Monkeypox virusThe human monkeypox virus was first discovered in 1970 and there are presently 19 confirmed infections of monkeypox in Michigan; eight are in Oakland County. Right now, the risk to the general public is low. But it’s important for you and your family to be informed so we’ve created a concise guide to help you understand how the virus started, how it spreads, and how Lakes Urgent Care can help if you think you have symptoms.

What is monkeypox?

Monkeypox is caused by infection from the monkeypox virus which comes from the Orthopoxvirus genus, according to the World Health Organization. The disease can be “transmitted to humans through close contact with an infected person or animal, or with material contaminated with the virus,” the WHO says on its website. According to a recent article in USA Today, there is absolutely no connection between COVID-19 or the COVID-19 vaccine and the monkeypox virus.

The state has set up a robust site about monkeypox in Michigan, along with updated case counts by county:

What are the symptoms?

The Oakland County Health Department lists fever, headache, muscle aches, backache, swollen lymph nodes, chills, and exhaustion as the primary symptoms. Within 1 to 3 days (sometimes longer) after a fever, a rash (often beginning on the face then spreading to other parts of the body) occurs. Lesions progress through several stages before falling off.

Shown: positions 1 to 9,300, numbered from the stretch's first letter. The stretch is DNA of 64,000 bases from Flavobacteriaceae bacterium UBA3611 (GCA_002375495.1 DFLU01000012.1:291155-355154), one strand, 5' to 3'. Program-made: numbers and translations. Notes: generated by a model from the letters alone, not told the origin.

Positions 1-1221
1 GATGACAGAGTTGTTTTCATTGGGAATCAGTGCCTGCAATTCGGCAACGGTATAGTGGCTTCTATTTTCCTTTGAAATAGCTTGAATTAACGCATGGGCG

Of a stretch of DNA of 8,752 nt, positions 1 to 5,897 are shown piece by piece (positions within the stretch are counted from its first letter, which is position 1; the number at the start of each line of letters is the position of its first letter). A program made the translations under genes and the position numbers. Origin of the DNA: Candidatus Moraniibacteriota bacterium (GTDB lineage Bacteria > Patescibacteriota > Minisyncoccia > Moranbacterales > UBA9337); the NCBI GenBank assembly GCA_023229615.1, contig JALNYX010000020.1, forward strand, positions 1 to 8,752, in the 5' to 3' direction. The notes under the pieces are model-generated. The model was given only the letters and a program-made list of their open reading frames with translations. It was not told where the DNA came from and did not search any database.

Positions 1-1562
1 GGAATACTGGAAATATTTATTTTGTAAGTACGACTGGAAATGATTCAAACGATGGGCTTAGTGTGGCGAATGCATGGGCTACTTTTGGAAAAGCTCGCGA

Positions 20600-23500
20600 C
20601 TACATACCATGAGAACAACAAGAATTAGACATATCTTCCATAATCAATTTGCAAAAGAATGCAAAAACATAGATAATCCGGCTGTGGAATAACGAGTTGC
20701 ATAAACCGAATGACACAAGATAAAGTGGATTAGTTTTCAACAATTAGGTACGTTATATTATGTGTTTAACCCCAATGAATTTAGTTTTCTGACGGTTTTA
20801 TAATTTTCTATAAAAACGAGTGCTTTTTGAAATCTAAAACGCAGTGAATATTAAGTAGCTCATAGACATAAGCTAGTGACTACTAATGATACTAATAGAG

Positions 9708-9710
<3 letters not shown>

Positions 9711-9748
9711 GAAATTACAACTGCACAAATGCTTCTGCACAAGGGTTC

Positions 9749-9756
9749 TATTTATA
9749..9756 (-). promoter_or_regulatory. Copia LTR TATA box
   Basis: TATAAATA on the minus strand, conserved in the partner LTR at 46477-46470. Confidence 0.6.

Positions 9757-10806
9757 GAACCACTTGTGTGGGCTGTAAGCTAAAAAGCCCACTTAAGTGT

What should I do if I think I have it?

See a healthcare provider immediately if you have any of the symptoms associated with the monkeypox virus. At Lakes Urgent Care, we can perform a test to confirm if you have monkeypox. If you have it, avoid all contact with others until the virus has run its course. The illness typically lasts for 2−4 weeks, and a person is considered infectious from when symptoms begin until lesions have crusted, those crusts have separated, and a fresh layer of healthy skin has formed underneath, according to the Oakland County Health Department.

Is a vaccine available to prevent or treat monkeypox in Michigan?

smallpox vaccine

If you have a confirmed case of monkeypox in Michigan, consult with your primary care physician immediately. Right now, there is not a treatment specifically for the monkeypox virus. However, since monkeypox is like the smallpox virus, the State of Michigan indicates that antiviral drugs and vaccines developed to protect against smallpox can be used to prevent and treat MPV infections.

States are receiving vaccine allocations from the Strategic National Stockpile in accordance with the number of MPV cases and the size of the underlying at-risk population.  Presently, Michigan has received a limited supply of the vaccine.

Michigan launches monkeypox website, Oakland County forming task force to address outbreak (Detroit Free Press)